Nov 30, 2017 I Brett Tingley

AI and Robots Are Hacking Human Sleep

If you still think all the warnings about the impending robot and artificial intelligence uprising are just paranoia, you’re not paying enough attention. Robots and machine learning networks have been steadily creeping into our lives for years. From manufacturing to self-checkout kiosks at grocery stores to self-driving taxis or long-haul trucks, robots are beginning to perform many tasks that were once the responsibility of humans. That’s not all though - robots and AI are also researching case law for legal firms, analyzing medical data in hospitals, and winning poker tournaments. What’s next?

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We all know what's next.

According to recent developments, they’ll be invading our bedrooms next, that’s what. And no, not just for that (although according to most reports, they’re pretty good at it). Robots and artificial intelligence are now beginning to revolutionize the most important activity we engage in while in bed: sleeping. We spend nearly a third of our lives asleep, yet millions of individuals worldwide suffer from various sleep disorders. Why not let a cold, emotionless robot crawl in bed next to soothe you to sleep with its simulated breathing? What could go wrong?

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With a few added features, Somnox could be a one-stop bedroom bot.

A Netherlands-based robotics laboratory has released what they’re calling the “world’s first sleep robot,” called Somnox. Somnox is essentially a bean-shaped stuffed animal with an internal robotic skeleton wrapped in mattress foam that can expand and contract similar to the way living things do as they breathe. The shape of the robot encourages users to spoon and cuddle the faceless monstrosity, which then ‘breathes’ at a soothing rhythm and speed to help “soothe body and mind, helping you feel more relaxed and energized.” The robot can also play a variety of sounds and music, and has a companion mobile app for data collection and control of sleep-inducing audio or music.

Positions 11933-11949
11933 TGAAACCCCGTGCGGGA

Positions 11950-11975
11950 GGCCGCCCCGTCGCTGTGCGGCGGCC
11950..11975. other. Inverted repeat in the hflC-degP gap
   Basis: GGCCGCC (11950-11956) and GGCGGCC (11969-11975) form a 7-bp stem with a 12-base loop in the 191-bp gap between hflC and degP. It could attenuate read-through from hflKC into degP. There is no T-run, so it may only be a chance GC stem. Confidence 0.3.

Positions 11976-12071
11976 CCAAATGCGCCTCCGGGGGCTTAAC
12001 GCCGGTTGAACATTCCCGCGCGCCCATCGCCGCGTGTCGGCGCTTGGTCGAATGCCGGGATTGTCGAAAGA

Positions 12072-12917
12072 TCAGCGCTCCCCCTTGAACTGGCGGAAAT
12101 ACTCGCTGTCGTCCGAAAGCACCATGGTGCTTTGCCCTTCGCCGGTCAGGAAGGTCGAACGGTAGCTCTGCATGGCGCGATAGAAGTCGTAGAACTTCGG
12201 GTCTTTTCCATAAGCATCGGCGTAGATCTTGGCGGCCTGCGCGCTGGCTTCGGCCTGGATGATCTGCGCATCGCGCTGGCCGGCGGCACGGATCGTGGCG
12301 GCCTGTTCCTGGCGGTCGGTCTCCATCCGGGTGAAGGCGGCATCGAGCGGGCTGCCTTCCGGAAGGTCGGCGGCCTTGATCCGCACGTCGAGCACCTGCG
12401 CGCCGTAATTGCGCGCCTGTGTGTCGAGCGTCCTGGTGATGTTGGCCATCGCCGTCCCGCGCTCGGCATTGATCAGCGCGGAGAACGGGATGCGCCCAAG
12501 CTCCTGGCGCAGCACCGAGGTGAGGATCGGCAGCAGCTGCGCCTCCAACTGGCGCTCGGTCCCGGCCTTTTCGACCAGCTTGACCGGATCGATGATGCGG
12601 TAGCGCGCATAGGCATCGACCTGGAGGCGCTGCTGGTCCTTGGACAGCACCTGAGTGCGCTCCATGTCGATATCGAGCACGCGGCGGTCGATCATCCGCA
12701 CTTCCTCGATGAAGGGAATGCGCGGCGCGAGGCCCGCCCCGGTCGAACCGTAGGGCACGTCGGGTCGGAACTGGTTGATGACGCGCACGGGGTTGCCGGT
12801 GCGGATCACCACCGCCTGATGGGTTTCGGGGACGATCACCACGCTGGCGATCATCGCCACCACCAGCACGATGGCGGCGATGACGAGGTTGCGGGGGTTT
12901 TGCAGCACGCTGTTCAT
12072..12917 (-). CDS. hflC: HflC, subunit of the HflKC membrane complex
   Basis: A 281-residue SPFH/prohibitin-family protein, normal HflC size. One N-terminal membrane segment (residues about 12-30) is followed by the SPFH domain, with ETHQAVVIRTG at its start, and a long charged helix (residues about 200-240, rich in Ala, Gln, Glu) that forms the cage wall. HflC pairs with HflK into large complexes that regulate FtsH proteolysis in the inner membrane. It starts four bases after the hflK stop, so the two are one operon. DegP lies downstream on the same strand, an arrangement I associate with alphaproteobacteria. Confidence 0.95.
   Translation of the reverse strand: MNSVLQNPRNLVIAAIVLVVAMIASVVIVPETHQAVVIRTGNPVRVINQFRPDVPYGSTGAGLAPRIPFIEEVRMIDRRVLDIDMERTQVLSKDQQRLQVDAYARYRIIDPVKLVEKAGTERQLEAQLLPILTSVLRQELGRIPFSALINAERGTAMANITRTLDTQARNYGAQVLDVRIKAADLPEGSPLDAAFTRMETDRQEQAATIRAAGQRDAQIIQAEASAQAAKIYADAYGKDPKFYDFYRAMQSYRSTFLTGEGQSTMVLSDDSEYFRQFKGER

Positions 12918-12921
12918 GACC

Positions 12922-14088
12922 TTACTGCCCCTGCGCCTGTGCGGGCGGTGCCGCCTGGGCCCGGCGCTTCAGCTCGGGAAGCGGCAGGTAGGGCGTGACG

Speaking of which, another laboratory has used artificial intelligence to compose the world’s most effective lullaby. Artificial intelligence firm Jukedeck have developed a neural network capable of analyzing human-created lullabies in order to find the most effective aspects of each. Ed Newton-Rex, the founder and CEO of Jukedeck, says AI can detect the somewhat ‘hidden’ patterns revealed by the types of large-scale musical data analyses of which AI is capable:

An artificial neural network is essentially a representation of the neurons and synapses in the human brain - and, like the brain, if you show one of these networks lots of complex data, it does a great job of finding hidden patterns in that data. We showed our networks a large body of sheet music, and, through training, it reached the point where it could take a short sequence of notes as input and predict which notes were likely to follow.

Using this analysis, Jukedeck and partner AXA PPP healthcare of Kent, England have created an AI lullaby claimed to be one of the most effective lullabies for inducing sleep:

Sure, it’s soothing I guess, but I can’t help but feeling like the overall impression is a bit sterile; it sounds like what you would expect a computer generated melody to sound like. Computers are getting close to being able to produce compelling and moving art, but they’re not quite there yet. It’s only a matter of time, though, before human-generated art has to compete alongside AI-generated art which can take full advantage of human emotional responses much better than humans can.

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Would the addition of a cute face help users get over the creep factor of hugging a robot while you sleep?

Will individuals seeking a better night’s sleep take to cuddling robots and listening to AI music? If so, why not build these features into a human-shaped robot? Why not add a personality simulator and artificial intelligence to help it learn your sleep habits better? See where this is going? Somnox might be a cute little cuddle machine, but it’s still a machine. Who knows what kind of doors the adoption of such a robot could open? I know one thing: I’m sewing googly eyes on mine. His name will be Chopstick.

Brett Tingley

Brett Tingley is a writer and musician living in the ancient Appalachian mountains.

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